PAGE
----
Dr Coatsworth, should federal politicians who attended Black Lives Matter protests in the weekend be still coming to parliament this week?

DR NICK COATSWORTH:

Well, I think your question refers to whether people who attended the protests on the weekend should self-isolate as a result of it. The position of the AHPPC, the medical expert panel, was very clear, that we view any sort of mass gathering, whether it's a protest or large gatherings of people, is a substantial risk, still, even with the low numbers of COVID-19 that we're seeing in the community.

So, we absolutely need to take care. For those who were at the protests, our message is clear, and that is if you become unwell, like we say to all members of the Australian community, with respiratory symptoms, then get yourself tested, because that is going to be the most important thing going forward, that anyone with symptoms who attended those protests get tested, so our public health officials can be aware of an issue if it happens.

QUESTION: 

[Inaudible]… issue with politicians coming back to Parliament this week, [indistinct] just giving a general comment about anyone who attended these protests. But these people are elected officials and they're coming here to represent, but that also means that there's people coming from right across the country who are then going to fly home to potentially [indistinct] populations where they live. Are there any specific concerns about spreading coronavirus from these protests into Parliament and then across the country?

DR NICK COATSWORTH:

I think we've got to remember that we don't actually know what's going to happen as a result of these protests. The principle of mass gatherings being a risk is clear, and I have just stated it, I don't need to restate that. In terms of what the effect of that mass gathering is going to be, we have to accept that they have happened, and we have to wait and see what will happen as a result of the mass gatherings. There is no current recommendation that people who attended those mass gatherings should do anything different, and in fact, do exactly the same thing, which is get tested if they become unwell.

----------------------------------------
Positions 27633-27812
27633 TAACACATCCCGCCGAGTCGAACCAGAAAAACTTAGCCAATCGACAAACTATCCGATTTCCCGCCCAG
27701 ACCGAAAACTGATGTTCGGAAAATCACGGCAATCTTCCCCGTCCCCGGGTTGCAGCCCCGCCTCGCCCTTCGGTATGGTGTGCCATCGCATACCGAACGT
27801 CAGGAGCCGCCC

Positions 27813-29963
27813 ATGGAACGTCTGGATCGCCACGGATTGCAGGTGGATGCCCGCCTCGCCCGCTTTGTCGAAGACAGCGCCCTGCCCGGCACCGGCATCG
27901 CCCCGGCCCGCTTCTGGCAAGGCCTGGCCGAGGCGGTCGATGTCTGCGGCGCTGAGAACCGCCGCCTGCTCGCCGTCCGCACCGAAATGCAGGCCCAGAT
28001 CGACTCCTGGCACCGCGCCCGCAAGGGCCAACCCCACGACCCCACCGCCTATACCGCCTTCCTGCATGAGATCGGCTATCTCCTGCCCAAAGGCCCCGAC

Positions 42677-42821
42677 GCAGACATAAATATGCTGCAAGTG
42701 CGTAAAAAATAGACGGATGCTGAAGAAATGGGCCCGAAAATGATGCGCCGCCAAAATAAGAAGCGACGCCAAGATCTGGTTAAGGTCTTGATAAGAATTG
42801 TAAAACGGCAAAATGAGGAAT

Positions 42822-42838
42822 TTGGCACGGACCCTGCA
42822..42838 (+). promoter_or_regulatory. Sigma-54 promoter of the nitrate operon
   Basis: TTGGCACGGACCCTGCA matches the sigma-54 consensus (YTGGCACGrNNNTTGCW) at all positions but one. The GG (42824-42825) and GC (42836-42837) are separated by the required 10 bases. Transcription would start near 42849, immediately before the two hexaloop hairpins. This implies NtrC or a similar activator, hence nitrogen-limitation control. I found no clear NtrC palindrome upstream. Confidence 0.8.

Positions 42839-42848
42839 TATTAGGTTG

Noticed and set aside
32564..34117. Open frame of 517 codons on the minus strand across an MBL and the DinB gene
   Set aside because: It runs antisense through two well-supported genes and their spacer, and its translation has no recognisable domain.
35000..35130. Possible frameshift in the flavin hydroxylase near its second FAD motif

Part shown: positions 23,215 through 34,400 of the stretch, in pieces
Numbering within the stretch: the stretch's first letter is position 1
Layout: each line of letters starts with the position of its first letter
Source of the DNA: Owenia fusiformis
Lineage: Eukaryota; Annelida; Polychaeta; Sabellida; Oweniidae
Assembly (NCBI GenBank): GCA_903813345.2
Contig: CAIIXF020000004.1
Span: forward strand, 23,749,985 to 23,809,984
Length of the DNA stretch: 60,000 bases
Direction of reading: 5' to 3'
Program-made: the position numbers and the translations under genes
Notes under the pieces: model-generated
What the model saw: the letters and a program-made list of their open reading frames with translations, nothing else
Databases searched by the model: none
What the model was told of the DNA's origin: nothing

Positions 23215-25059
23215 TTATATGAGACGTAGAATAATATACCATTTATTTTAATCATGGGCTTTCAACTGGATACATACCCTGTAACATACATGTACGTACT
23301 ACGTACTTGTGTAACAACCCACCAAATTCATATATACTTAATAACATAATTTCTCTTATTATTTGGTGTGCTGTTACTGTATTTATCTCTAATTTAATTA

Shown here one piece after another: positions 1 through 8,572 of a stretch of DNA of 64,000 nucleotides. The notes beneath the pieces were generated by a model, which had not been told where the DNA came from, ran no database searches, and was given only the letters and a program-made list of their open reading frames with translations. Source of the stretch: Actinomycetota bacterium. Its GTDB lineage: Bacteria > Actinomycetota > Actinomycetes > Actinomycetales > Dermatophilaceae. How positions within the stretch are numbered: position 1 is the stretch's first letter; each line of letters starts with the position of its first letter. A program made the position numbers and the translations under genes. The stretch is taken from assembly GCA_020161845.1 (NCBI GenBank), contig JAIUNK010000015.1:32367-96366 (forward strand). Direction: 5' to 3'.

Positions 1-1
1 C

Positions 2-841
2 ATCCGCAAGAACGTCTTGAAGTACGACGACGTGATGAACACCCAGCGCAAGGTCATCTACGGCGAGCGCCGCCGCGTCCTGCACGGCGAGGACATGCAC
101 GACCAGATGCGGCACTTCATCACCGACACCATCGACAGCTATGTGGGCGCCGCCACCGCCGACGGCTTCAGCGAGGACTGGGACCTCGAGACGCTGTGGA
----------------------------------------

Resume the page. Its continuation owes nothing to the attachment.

QUESTION: 

If cases start to emerge out of these protests, could Australia be forced to— could states be forced to reintroduce some of those tougher restrictions that we had earlier in the year for COVID response?

DR NICK COATSWORTH:

Well, I think that depends entirely on how many cases emerged. I mean, it's very clear that we have excellent public health capability to respond to outbreaks, we have excellent capacity within the public health system, we have excellent capacity within our hospital system to treat people with COVID-19. So, the system is there and able to treat eventualities like outbreaks, and like I said in response to the previous question, I just think we have to wait and see what happens over the coming weeks.

QUESTION: 

Does the AHPPC have discussion about potential to be rolling back restrictions or delaying the implementations of easing restrictions as a result of these protests?

DR NICK COATSWORTH:

The AHPPC has discussions about the lifting of restrictions on a weekly and sometimes daily basis as we chart our way out of COVID-19 epidemic. The discussions related today to steps 1, 2 and 3. And the pace at which states are going through the restrictions and what might occur beyond step 3 in months ahead, we did not discuss a return to more stringent restrictions as a result of the protests.

QUESTION: 

Was there any discussion in regards to how the weekends protest might impact on the states coming out of those stages 1, 2 and 3?

DR NICK COATSWORTH: